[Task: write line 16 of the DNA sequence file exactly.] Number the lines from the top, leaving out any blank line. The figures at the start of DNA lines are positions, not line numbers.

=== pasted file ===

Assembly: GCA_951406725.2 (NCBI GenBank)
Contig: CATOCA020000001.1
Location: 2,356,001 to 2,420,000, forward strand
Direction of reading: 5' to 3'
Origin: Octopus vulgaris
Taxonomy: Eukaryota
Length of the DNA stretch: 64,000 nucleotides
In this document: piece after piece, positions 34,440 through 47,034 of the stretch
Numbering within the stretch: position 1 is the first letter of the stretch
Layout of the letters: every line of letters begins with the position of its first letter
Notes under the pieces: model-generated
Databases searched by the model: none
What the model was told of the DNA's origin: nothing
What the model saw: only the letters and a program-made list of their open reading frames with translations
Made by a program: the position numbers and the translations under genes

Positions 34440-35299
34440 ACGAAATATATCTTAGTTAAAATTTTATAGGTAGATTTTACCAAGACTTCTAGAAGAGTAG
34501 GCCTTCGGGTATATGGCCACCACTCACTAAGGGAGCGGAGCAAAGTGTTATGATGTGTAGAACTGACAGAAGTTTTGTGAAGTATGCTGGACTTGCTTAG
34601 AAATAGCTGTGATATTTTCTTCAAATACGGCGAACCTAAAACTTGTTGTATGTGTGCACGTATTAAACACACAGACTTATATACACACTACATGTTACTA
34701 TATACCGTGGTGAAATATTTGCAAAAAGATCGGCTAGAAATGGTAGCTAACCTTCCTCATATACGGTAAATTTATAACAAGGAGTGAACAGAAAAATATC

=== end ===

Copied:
Positions 34440-35299